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Dacian Todea wrote:I need about 7 to 9kW of PV panels to heat the house 100% with solar electricity. The house requires in the worst month 1000kWh for heating and since the heating season is long it requires about 4.5MWh per year



Dacian, first, hats off for the homestead you built. Have you looked at pv direct-drive reverse cycle chillers? C.O.P=3-4 to 1 and they operate in very cold ambient temps.

Its nice to reduce the amount of fuel we use for occasional solar short-falls.

Pv heating and A/C in one unit, plus since its pv direct, the pv's output can be switched for agricultural irrigation, or whatever else you can load it into.
 
frank li
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I did see your resistive heater idea. And i like your spartan approach with an eye toward a slab of warm stuff and no moving parts. The forever house. Do/would you use solar hot air and the pv powered forever floor?
 
frank li
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Pv optimisers keep the pv output at constant voltage. Game over, where is a high limit thermostat and some wire?!
 
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Dacian, I do have to ask a question:

Why do you prefer electrical heating over hot water heating?
Hot water heating should be less expensive and more efficient (and uses far less energy to produce).

greetings, Sebastian
 
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From a geeky old electronics tech professional & long time passive solar heat & PV enthusiast perspective this concept is completely fascinating!!! Definitely need to return to read again soon & dig deeper. My immediate needs are simpler. Improving insulation & storing mucho hot water is my plan. Already have nearly perfect south facing windows. Small greenhouse & some passive air heaters. I really just want to build an outdoor hot tub/rocket stove/cob oven creation & play around with the giant fresnel lens:) Might as well warm the shed with it. (it's a nice shed)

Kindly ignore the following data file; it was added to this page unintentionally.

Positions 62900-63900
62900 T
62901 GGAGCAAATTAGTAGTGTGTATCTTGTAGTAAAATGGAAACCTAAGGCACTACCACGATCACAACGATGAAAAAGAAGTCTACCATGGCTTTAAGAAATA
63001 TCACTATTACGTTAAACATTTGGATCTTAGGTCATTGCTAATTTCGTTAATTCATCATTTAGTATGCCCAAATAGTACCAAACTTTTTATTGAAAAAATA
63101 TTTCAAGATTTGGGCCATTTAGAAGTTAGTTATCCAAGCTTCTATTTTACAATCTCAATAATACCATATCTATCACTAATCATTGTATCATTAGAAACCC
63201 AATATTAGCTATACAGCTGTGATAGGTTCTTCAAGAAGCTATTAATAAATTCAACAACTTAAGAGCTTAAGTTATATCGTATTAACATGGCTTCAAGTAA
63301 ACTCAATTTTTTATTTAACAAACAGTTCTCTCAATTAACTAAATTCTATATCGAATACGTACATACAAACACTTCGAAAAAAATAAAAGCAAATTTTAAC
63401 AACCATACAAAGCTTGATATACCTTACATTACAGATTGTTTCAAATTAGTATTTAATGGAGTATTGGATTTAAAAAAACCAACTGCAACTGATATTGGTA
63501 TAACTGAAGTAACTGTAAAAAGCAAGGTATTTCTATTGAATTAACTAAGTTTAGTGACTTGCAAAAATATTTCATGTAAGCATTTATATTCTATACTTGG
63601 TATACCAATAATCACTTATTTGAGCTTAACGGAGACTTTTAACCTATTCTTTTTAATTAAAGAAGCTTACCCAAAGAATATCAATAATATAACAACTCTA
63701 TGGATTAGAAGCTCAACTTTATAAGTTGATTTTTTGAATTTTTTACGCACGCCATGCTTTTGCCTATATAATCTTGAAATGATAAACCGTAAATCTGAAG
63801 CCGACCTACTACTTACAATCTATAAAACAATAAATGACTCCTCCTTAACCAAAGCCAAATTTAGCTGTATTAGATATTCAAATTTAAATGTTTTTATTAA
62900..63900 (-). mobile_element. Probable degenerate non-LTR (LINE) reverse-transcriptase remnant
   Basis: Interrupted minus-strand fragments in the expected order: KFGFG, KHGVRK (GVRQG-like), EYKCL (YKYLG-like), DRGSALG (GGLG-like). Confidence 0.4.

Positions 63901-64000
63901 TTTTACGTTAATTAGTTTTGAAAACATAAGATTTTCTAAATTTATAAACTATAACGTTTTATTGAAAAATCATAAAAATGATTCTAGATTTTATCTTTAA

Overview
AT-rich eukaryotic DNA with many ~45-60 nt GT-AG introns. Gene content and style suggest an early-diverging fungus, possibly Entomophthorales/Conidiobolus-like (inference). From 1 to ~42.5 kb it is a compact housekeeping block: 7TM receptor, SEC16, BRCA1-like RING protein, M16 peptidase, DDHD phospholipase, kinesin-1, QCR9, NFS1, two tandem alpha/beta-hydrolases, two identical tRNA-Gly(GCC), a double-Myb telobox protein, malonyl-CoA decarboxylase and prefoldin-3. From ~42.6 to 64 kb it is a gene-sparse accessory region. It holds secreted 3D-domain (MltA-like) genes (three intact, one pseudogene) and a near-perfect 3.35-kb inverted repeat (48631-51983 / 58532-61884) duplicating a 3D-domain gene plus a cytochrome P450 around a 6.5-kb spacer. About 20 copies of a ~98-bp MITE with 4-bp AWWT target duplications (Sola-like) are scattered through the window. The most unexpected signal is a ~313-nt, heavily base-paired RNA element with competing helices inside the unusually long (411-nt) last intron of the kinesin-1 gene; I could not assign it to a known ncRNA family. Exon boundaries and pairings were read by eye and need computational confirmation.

Not sure how cost effective this heating method would be here but definitely interesting. Wondering if latitude has any bearing on it??? Seems like there might be a sweet zone. Sometimes though ... you gotta do it just 'cuz you can. Excellent!!!




 
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The main problem with using solar thermal panels is that they produce the least amount of usable heat right when you need it most (when it's cold out), and the most heat when you need it least (summer).

PV panels, on the other hand, produce the MOST energy when it's cold out, and PV is ridiculously cheap right now.

Some ideas to improve efficiency and (possibly) reduce costs.  Use a heat pump instead of resistance heaters.  This can produce the same amount of heat with 1/3 to 1/4 as many PV panels.

Another idea I've been toying with, use BOTH solar thermal and PV panels.   During the winter solar thermal panels might only produce water that is 40C/50F which is too cold to be useful for heating, but when fed into a heat pump can increase it's COP to 4 or higher.  This improves the efficiency of both the solar thermal panels and the heat pump, giving you a double boost in output BTUs.

A setup like this with an IBC tote could easily store  150,000-250,000 BTUs of usable heat.  If you had the tote in the middle of your living space you wouldn't even have to insulate it, just use the heat radiating off it for part (or all) of your heating.
FWIW IBC totes are rated to handle a minimum of 140F, however most if not all of them are made from HDPE which can handle temps up to 230F, I'd say 200F would be a safe temp, keeps the water below the boiling point, that's over 250,000 BTUs of usable heat.
If you're going to store water that hot, you might want to insulate the tank a bit, just to avoid burns if you get to close.
Hmm, depending on how hot you get the tank, you could possibly put pots right on top of the tank and use it to slow cook food.

To put that in perspective, 250,000 BTUs is roughly the amount of usable heating you'd get from burning 70 lbs of wood in a good wood burning stove, or perhaps 35 lbs of wood in a well designed/built Rocket stove.